Another beautiful film from Korea, Kim Ki-duk's "Spring, Summer, Fall, Winter .. and Spring," shares a bill with Errol Morris's timely examination of the Vietnam War and the latest from actress of the moment Scarlett Johansson.
Toronto Film Festival, Day 4|
Substantial female roles for adult actresses are among the highlights at the festival, including Cate Blanchett in "Veronica Guerin" and Anne Reid in "The Mother."
Toronto Film Festival, Days 5&6|
A documentary that uses the movies to trace the architectural history of Los Angeles is a highlight among the out-of-the-way offerings at the Toronto Film Festival.
Thursday, Sept. 4:
Serendipity. My first screening a good omen, a German drama surprising in
its interplay of oddball humor, lyricism, and dark intimations of corruption
and death. "Gun-Shy" ("Schussangst") is directed by Georgian filmmaker Dito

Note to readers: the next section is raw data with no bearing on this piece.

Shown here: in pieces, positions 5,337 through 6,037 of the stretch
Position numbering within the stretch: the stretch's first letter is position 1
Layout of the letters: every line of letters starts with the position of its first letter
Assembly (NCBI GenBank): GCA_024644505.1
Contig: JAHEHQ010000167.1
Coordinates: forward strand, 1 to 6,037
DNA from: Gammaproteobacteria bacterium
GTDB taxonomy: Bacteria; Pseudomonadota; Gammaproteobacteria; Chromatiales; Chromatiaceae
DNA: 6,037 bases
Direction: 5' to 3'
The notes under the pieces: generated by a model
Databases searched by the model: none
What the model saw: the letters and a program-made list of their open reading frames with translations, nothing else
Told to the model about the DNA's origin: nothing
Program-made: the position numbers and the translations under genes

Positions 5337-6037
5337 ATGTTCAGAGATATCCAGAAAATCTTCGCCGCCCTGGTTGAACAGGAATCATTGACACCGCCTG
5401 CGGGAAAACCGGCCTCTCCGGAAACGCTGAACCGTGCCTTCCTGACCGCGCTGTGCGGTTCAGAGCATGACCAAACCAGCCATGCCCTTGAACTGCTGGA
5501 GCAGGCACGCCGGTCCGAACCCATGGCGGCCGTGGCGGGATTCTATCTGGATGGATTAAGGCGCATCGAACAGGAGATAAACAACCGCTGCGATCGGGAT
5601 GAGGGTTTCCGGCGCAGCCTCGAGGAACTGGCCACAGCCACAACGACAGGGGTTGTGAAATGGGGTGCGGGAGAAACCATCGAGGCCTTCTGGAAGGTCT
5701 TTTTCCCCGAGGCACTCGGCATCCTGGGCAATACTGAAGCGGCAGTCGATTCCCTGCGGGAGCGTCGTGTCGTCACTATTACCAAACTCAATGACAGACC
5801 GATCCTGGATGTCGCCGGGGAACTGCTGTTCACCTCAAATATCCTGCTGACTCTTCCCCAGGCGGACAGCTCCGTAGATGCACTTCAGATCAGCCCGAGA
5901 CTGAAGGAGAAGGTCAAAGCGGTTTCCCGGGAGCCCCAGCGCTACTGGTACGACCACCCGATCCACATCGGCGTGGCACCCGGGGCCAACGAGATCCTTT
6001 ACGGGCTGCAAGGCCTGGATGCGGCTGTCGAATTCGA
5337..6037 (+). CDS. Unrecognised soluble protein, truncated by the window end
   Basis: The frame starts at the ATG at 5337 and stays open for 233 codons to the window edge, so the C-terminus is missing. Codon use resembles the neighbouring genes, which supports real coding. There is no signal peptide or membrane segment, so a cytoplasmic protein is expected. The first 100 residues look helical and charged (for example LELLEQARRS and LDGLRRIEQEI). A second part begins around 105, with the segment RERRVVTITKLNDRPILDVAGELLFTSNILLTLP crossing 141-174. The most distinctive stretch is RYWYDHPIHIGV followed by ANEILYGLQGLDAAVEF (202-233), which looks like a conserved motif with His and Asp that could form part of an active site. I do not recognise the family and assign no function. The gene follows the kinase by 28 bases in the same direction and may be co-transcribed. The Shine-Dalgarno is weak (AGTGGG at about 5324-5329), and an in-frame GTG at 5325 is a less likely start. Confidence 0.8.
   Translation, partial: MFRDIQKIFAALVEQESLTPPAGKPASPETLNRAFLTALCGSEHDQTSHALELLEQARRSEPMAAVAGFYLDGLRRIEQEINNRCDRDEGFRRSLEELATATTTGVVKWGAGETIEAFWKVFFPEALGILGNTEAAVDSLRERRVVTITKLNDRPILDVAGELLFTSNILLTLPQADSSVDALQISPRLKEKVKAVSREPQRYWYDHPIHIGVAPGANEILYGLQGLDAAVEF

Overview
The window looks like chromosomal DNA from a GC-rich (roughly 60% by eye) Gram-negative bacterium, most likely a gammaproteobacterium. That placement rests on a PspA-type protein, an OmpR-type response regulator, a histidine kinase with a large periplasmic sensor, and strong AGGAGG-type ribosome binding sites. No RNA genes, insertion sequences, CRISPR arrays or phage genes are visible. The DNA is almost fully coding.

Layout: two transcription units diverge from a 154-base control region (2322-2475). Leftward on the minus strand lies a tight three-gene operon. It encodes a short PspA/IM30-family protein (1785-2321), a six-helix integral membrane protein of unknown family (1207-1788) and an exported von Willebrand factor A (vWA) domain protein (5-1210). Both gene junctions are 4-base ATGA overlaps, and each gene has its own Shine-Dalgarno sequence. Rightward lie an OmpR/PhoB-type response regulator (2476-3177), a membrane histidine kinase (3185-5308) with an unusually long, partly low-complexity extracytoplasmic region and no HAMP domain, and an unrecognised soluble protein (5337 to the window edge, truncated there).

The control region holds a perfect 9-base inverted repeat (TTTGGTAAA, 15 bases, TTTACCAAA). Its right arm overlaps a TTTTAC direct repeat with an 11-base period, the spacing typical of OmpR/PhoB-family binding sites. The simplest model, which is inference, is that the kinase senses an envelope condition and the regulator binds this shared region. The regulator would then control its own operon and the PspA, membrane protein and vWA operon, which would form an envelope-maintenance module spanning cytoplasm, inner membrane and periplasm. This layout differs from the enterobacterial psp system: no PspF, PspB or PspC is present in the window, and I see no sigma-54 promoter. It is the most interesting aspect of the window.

Tsintsadze, and based on the novel of the same name by Dirk Kurbjuweit, who
co-wrote the screenplay with Tsintsadze. It follows Lukas (Fabian
Hinrichs), an amiable but borderline-depressed loner, a conscientious
objector who's fulfilling his military service obligation by delivering
meals on wheels in a town where the only person he knows is his estranged
father whom the young man hasn't even contacted since his arrival. Lukas'
days are spent among the elderly, infirm and semi-deranged; his nights,
alone in a tenement flat invaded by bugs and the relentless blare of his
downstairs neighbor's dissonant ethnic music.
When he's not being scammed by those who don't really need the free grub,
Lukas is beset by other cons. One day an invitation from a beautiful girl
on the bus drops literally right into his lap. He pursues Isabella (Lavinia